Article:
In queueing theory, a discipline within the mathematical theory of probability, an **M/D/c queue** represents the queue length in a system having *c* servers, where arrivals are determined by a Poisson process and job service times are fixed (deterministic). The model name is written in Kendall's notation.^{[1]} Agner Krarup Erlang first published on this model in 1909, starting the subject of queueing theory.^{[2]}^{[3]} The model is an extension of the M/D/1 queue which has only a single server.

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Model definition

An M/D/*c* queue is a stochastic process whose state space is the set {0,1,2,3,...} where the value corresponds to the number of customers in the system, including any currently in service.

- Arrivals occur at rate λ according to a Poisson process and move the process from state
*i* to *i* + 1.
- Service times are deterministic time
*D* (serving at rate *μ* = 1/*D*).
*c* servers serve customers from the front of the queue, according to a first-come, first-served discipline. When the service is complete the customer leaves the queue and the number of customers in the system reduces by one.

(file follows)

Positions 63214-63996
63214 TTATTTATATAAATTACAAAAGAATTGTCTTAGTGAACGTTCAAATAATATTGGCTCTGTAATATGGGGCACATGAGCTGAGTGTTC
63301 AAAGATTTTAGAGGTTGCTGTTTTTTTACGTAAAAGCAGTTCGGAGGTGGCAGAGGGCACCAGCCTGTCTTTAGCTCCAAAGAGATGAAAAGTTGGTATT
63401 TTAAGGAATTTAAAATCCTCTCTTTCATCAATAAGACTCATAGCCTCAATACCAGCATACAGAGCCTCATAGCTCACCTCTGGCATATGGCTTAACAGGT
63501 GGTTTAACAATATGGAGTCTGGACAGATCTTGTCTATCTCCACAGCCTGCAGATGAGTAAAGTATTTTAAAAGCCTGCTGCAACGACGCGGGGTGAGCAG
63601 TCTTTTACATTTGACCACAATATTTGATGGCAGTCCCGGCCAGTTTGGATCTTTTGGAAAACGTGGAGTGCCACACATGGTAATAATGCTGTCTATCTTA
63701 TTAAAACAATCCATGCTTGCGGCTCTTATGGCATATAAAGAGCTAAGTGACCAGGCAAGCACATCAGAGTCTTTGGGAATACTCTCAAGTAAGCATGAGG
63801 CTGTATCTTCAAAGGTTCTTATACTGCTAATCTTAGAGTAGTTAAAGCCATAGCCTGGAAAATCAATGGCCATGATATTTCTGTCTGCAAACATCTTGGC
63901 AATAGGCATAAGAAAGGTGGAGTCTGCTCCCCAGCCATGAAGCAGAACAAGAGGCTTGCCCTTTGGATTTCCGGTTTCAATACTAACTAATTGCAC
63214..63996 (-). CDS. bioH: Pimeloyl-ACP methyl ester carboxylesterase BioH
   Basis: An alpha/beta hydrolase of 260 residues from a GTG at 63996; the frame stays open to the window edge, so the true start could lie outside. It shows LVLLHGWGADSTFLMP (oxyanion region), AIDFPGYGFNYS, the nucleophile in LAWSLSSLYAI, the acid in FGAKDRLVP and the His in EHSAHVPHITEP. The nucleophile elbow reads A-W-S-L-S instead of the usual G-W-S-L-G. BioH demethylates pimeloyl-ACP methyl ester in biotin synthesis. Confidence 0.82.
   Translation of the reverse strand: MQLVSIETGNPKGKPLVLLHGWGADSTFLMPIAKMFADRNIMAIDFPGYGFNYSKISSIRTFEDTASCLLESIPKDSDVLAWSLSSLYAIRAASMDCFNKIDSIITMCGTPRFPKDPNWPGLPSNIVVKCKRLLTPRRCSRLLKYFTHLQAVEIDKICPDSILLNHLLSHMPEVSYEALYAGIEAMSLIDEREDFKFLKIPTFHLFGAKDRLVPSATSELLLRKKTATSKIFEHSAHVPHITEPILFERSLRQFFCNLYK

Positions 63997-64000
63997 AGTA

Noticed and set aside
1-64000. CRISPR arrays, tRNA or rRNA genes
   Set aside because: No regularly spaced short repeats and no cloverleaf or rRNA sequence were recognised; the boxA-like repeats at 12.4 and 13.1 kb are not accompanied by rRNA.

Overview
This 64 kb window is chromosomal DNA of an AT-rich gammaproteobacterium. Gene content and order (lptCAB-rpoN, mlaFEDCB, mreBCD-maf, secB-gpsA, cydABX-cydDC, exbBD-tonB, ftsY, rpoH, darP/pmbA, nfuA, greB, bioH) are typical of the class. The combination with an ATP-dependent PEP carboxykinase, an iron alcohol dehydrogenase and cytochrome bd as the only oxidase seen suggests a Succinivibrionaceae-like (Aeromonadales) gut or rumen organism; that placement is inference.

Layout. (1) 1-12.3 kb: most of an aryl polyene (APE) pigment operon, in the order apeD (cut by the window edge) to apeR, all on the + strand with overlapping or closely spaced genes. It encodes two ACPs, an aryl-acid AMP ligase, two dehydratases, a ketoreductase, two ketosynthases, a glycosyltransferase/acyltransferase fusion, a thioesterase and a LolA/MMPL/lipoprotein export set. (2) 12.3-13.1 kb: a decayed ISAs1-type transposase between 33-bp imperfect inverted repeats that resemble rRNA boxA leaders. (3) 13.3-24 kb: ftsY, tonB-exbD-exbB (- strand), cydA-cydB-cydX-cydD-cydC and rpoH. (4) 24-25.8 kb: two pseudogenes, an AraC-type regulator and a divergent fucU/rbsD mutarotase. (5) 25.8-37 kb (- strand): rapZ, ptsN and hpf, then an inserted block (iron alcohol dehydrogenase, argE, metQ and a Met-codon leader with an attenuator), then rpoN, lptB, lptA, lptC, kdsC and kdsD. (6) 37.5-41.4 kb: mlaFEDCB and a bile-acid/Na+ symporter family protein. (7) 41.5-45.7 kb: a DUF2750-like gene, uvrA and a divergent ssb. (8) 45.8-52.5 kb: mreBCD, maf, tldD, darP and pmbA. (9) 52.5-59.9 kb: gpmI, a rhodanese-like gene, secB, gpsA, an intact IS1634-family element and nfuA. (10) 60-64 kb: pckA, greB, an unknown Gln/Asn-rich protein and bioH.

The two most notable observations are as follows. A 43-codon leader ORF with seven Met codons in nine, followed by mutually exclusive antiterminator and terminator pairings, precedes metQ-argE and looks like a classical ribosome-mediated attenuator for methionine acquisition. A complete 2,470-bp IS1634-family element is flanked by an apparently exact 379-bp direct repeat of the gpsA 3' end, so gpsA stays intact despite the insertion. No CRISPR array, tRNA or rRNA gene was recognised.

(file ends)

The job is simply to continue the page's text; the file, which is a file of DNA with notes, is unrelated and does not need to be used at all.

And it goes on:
- The buffer is of infinite size, so there is no limit on the number of customers it can contain.

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Waiting time distribution

Erlang showed that when *ρ* = (*λ* *D*)/*c* < 1, the waiting time distribution has distribution F(*y*) given by^{[4]}

- $F(y)=\int _{0}^{\infty }F(x+y-D){\frac {\lambda ^{c}x^{c-1)){(c-1)!))e^{-\lambda x}{\text{d))x,\quad y\geq 0\quad c\in \mathbb {N} .$

Crommelin showed that, writing *P*_{n} for the stationary probability of a system with *n* or fewer customers,
^{[5]}

- $\mathbb {P} (W\leq x)=\sum _{n=0}^{c-1}P_{n}\sum _{k=1}^{m}{\frac {(-\lambda (x-kD))^{(k+1)c-1-n)){((K+1)c-1-n)!))e^{\lambda (x-kD)},\quad mD\leq x<(m+1)D.$